Saturday, September 17, 2005




Here are a few more drawings from Florence. These are done in blue ball point pen on toned paper. The picture of the girl is Sharon, who is now one of my students at FIT (she herself is very talented). The man in the ball cap is my partner Jared. I drew this while we were drinking beer in the Piazza Della Signoria. The last one was a man eating alone in a Trattoria. I hope it captures the sense of loneliness I felt when looking at him.

8 comments:

freeasabird said...
This comment has been removed by a blog administrator.
freeasabird said...

I especially love the girl drawing. I also like to draw with a ballpoint pen, but it's going to take more to draw so precise like you do!
-Junko

Peter Emmerich said...

It won't take you long Junko, you are so very talented!

Peter

freeasabird said...

Thank you! I'll do my best!!
-Junko

John T. Quinn 3rd said...

Pete,
i've been looking at a lot of BLOGs and they all have the same stuff. nice sketchbook drawings and comments from friends which say "nice" and "great, you're a good drawer." which i admit is important but, not the only thing we should be doing here. i've been trying to engage people in dialogue about drawing and I've had some nibbles but nothing substantial. so. i'm going to pick on you.

in your "lonely guy sketch," what is he doing that says lonliness and isolation? was it the space around him or his body language which gave you the impression? what are your thoughts on the success or failure of the drawing as pertains to the specific emotion you were trying to "capture?"

thanks for playing.

Peter Emmerich said...

Oh sure, pick on me!!

No,no,no..only kidding. I welcome the stimulation, in fact it was what I was hoping for. OK, first things first- He was eating alone and it isn't as if that should imply lonliness (I was eating alone as well and welcomed the opportunity.) He was somewhat older and his meal seemed to be consumed not out of joy, but necessity. With that said the thing that I wanted to capture was his smallness in a way. He was a tiny man with small hunched shoulders, almost childlike. He just didn't seem comfortable, so capturing his specific body language was key to my approach and what turned me on initially. That's why I say I hope it captures it, I wasn't quite sure. However, I do not always approach a drawing this way.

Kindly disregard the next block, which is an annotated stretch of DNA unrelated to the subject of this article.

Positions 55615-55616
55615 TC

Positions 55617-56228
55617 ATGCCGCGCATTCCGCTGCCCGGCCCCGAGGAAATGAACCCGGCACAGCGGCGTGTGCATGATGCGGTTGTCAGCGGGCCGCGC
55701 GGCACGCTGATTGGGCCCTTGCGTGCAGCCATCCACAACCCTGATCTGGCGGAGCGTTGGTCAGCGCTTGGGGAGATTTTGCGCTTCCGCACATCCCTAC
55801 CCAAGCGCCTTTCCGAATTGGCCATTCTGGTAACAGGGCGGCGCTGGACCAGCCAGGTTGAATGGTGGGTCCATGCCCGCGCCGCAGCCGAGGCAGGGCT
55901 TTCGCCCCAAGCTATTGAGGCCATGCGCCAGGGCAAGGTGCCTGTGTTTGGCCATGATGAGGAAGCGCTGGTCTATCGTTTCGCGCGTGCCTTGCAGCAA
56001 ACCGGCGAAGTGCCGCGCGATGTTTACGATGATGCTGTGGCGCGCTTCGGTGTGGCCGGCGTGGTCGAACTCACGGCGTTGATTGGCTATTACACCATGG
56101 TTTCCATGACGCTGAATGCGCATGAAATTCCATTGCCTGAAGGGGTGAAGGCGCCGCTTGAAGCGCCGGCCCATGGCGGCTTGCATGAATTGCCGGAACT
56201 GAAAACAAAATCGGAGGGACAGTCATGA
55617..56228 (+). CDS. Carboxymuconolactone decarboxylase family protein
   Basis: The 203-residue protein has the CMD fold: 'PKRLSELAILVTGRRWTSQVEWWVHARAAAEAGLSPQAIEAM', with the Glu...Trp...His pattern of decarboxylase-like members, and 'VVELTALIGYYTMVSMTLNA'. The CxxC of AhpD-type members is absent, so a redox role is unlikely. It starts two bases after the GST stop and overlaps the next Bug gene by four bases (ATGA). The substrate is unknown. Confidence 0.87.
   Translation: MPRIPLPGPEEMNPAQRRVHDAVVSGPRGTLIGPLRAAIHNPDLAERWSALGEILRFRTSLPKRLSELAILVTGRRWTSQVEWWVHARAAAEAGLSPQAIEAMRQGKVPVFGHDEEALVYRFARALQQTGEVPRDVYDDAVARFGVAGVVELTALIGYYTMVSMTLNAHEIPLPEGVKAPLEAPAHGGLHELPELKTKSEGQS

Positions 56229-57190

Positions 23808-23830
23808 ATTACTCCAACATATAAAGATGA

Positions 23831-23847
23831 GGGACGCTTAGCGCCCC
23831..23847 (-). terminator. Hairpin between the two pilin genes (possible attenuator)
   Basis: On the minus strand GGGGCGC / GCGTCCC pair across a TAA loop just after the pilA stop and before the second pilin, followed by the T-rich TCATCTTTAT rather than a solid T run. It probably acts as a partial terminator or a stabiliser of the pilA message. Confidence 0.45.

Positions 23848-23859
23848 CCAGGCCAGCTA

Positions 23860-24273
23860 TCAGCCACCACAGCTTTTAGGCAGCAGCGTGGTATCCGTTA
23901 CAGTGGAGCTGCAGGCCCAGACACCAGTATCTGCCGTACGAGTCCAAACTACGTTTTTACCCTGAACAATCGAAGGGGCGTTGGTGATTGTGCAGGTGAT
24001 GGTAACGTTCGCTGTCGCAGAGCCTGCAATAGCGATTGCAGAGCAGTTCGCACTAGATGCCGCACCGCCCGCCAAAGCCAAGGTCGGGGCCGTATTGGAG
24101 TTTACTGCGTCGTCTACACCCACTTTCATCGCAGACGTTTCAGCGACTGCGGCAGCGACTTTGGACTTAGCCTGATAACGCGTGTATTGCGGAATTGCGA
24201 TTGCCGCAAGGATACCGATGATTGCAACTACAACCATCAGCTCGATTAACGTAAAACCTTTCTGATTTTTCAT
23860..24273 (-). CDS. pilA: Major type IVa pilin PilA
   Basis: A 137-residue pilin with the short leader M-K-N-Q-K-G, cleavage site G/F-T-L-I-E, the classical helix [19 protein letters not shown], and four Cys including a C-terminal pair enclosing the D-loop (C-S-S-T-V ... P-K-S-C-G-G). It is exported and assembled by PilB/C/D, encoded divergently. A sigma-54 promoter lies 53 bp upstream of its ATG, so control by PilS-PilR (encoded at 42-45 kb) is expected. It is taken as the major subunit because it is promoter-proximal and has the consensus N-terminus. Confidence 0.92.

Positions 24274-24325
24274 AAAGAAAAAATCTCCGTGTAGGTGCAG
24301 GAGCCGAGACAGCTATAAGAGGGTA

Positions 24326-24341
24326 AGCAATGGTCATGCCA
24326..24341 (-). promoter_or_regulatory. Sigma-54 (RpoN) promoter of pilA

Whether or not a drawing is successful based on a specific emotion attained is a whole other story. I don't set out to acquire emotion. I, like you, enjoy just drawing people who are waiting around. i think the drawing I did of Jared in this set is successful, but not particularly emotional. My intentions are not to inflect emotion but to capture whatever may be idiosyncratic about the person. If there happens to be something emotional I sense that is dominant- like the man eating alone, I will try to inflect that into the drawing. Essentially I am not always TRYING to capture a specific emotion, I am trying to draw what I see, and I get very caught up in that.

-Pete

Joey B said...

hey Peter, great sketches. as usual you capture so much emotion, you're an amazing artist. consider myself lucky to have your work in my home.

John T. Quinn 3rd said...

i think, whatever you have to lead you into the drawing is better than nothing at all. sometimes shape, sometimes a particular kind of force or energy or as in the lonely guy and emotion. you can start the drawing with "he looks lonely" but immediatley you need to ask yourself "why?" and use the drawing to answer that question and all the other questions which will surely arise as you work your way through.

he's small his shoulders are narrow-or you realise they aren't narrow he just holds himself in like that- he's small but he makes himself appear smaller-he doesn't want to be noticed or wants to be left alone, that's why his shirt bunches up like this or that... i'm making it up of course but, this is how i'm lead to the information and details. i don't add the wrinkles until i realise i need them to tell the story.